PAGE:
able to read what this talk says about technology in any competently managed picture magazine or hear it on the radio. But—it is one thing to have heard and read something, that is, merely to take notice; it is another thing to understand what we have heard and read, that is, to ponder.
The international meeting of Nobel Prize winners took place again in the summer of this year of 1955 in Lindau. There the American chemist, Stanley, had this to say: "The hour is near when life will be placed in the hands of the chemist who will be able to synthesize, split and change living substance at will." We take notice of such a statement. We even marvel at the daring of scientific research, without thinking about it. We do not stop to consider that an attack with technological means is being prepared upon the life and nature of man compared with which the explosion of the hydrogen bomb means little. For precisely if the hydrogen bombs do not explode and human life on earth is preserved, an uncanny change in the world moves upon us.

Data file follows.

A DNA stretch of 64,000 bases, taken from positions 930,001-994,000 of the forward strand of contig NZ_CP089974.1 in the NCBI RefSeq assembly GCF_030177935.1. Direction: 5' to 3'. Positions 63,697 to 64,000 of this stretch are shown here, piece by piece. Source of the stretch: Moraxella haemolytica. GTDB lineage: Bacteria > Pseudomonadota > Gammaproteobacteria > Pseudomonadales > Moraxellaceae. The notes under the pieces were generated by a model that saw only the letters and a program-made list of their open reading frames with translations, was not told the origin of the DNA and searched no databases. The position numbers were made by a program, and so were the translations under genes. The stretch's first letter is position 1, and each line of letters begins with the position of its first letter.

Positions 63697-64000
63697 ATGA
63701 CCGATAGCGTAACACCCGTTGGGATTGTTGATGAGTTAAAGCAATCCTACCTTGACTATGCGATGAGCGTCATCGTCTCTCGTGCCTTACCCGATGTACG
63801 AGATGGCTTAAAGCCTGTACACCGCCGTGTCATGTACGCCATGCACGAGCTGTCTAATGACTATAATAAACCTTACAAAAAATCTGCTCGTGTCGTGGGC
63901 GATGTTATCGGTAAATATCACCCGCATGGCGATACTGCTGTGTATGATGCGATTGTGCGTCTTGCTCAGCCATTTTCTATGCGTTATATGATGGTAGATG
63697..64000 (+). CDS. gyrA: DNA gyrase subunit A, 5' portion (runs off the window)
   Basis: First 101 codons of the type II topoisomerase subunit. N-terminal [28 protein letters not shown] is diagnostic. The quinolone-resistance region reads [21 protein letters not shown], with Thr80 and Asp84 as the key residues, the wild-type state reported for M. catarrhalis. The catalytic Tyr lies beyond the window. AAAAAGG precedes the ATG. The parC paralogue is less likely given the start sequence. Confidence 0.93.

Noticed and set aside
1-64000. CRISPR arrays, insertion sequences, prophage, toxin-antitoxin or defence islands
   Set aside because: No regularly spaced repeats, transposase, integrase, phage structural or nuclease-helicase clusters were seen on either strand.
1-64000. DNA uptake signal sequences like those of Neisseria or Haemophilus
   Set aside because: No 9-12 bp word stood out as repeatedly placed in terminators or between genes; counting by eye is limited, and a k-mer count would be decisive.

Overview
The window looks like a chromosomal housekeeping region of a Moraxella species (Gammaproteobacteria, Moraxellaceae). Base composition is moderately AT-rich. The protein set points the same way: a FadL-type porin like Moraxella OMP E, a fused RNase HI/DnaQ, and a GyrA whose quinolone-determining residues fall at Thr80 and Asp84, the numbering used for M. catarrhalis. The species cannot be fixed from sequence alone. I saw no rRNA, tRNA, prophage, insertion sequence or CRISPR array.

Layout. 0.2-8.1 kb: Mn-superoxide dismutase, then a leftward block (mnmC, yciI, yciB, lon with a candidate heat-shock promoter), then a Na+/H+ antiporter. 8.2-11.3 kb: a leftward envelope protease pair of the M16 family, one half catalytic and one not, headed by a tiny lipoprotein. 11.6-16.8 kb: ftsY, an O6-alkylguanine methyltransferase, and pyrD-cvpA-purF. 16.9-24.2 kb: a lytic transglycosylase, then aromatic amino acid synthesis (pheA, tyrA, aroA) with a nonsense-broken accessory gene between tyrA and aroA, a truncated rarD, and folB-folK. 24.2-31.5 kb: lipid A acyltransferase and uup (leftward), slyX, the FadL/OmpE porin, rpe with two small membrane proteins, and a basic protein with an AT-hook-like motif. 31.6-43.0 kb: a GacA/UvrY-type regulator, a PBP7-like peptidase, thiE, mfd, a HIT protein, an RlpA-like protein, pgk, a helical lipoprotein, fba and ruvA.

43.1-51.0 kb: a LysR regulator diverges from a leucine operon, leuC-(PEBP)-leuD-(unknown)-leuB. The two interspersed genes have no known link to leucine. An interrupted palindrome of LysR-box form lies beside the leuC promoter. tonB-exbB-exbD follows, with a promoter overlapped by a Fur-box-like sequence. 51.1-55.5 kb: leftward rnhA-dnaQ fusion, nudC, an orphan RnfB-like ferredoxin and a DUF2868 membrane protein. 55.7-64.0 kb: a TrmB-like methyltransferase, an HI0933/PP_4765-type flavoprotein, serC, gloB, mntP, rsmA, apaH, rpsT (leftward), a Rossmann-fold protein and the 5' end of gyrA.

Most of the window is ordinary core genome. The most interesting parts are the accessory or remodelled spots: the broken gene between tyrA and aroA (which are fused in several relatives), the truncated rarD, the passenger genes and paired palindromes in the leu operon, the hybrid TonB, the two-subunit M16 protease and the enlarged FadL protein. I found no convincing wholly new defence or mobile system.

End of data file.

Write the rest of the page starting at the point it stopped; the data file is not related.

Yet it is not that the world is becoming entirely technical which is really uncanny. Far more uncanny is our being unprepared for this transformation, our inability to confront meditatively what is really dawning in this age.
No single man, no group of men, no commission of prominent statesmen, scientists, and technicians, no conference of leaders of commerce and industry, can brake or direct the progress of history in the atomic age. No merely human organization is capable of gaining dominion over it.
Is man, then, a defenseless and perplexed victim at the